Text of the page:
Earlier this year, we called attention to the growing number of “unicorns,” the term coined for private tech companies with valuations over $1 billion. You are likely familiar with some of the companies: Uber (recent valuation, $51 billion), Airbnb ($25.5 billion), Snapchat ($16 billion), Pinterest ($11 billion) and Dropbox ($10 billion). Heady private valuations, indeed, especially when you consider that Amazon went public in the 1990s at a $500 million valuation.
According to CB Insights, there are 143 unicorns with a combined value of $508 billion. Lately, observers have become concerned there might be a “valuation adjustment” similar to the bursting of the dot-com bubble in these private tech companies. Several of Silicon Valley’s veteran venture capitalists have weighed in, calling the unicorn phenomenon unsustainable.
One reason given for the large number of highly valued private companies is that startup businesses are staying private longer, opting to postpone going public. Delaying an IPO also gives a larger number of venture capital firms the opportunity to invest capital in startups at various stages. As these private-market valuations rise, the venture firms show attractive returns to their investors, even though profits won’t be realized until there is an IPO or sale of the startup. The danger is, a significant correction in these private valuations could turn unrealized profits into realized losses.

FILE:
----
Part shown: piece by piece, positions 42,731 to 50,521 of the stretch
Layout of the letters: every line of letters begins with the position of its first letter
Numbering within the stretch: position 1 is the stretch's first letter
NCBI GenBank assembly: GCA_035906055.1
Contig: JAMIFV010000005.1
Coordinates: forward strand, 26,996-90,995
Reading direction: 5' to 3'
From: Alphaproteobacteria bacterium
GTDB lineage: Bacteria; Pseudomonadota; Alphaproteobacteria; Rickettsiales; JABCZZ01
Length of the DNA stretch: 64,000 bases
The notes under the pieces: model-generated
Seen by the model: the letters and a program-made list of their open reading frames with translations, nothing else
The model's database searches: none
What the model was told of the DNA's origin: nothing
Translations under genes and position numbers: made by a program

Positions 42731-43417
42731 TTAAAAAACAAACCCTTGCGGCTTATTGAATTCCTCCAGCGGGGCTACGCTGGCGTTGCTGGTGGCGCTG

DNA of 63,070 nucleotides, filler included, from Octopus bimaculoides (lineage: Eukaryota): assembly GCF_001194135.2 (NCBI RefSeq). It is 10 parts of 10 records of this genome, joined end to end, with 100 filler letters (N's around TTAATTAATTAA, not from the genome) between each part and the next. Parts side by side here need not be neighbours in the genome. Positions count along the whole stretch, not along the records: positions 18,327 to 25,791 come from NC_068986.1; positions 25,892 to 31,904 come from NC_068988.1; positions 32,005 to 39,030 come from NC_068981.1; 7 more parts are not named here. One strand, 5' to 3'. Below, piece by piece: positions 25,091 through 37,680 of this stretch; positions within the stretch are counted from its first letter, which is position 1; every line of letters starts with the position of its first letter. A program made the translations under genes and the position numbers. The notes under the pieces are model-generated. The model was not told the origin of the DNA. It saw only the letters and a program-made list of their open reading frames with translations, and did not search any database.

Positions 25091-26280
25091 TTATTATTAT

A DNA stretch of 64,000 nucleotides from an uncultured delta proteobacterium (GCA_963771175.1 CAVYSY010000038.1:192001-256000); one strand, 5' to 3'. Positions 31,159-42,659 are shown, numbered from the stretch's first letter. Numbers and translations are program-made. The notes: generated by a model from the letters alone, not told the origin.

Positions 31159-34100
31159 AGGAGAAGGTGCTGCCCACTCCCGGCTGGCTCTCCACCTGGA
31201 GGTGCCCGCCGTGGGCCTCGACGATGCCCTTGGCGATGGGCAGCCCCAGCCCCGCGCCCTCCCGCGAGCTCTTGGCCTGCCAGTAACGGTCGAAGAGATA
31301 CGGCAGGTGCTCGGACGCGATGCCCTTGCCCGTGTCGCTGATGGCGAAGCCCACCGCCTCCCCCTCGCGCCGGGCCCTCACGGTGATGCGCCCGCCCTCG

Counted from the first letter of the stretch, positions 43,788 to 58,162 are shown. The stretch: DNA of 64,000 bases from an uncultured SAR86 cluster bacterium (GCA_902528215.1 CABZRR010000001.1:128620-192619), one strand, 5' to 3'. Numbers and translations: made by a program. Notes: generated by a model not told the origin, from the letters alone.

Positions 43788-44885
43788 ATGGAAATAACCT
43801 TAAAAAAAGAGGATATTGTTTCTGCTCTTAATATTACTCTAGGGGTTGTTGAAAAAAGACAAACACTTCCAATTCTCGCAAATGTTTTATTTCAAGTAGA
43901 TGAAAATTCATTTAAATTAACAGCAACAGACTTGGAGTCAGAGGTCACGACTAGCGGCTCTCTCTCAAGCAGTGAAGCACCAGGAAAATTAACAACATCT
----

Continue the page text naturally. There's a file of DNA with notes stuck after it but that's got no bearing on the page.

One troubling activity is that some late-stage venture money that flows into these private companies comes with a condition called a “ratchet” that essentially guarantees the venture firms a healthy profit.
For example, Square—the company whose technology facilitates payment transactions for small businesses—recently went public in an IPO at $9 per share. Square had six rounds of venture funding while it was a private company. In Square’s last round of financing in October 2014, the venture firms contributed $150 million. These late-stage investors negotiated a ratchet that guaranteed them a 20-percent return on Square’s IPO. So when Square went public a few weeks ago at a reduced valuation, Square had to give them another 10.3 million shares, worth $93 million, to get them their 20 percent profit.
The fact that Square’s IPO value was less than its late-stage private-market value is cited by observers as evidence that private-market values for unicorns are too high. Square is currently valued at six times revenue.
Cracks are starting to appear in the values of other highly touted startups. Dropbox is a company where venture firms are reportedly starting to write-down the value of their investment and is being called the “first dead decacorn,” referring to a firm once valued over $10 billion. LivingSocial, a rival to Groupon, was once privately valued at $4.5 billion and is now struggling to keep the doors open.
In addition, the shine has worn off a few popular publicly held tech companies, including Twitter, GoPro and Fitbit, whose stocks have struggled lately.
Some venture capitalists believe that, with trouble brewing in the private market, more companies will choose to go public in an attempt to cash in while valuations are still high. If unicorns were to rush to IPOs, it’s caveat emptor for public investors. Overpaying for sinking valuations is not a recipe for investment success.•
Skarbeck is managing partner of Indianapolis-based Aldebaran Capital LLC, a money-management firm. His column appears every other week. Views expressed are his own. He can be reached at 818-7827 or email@example.com.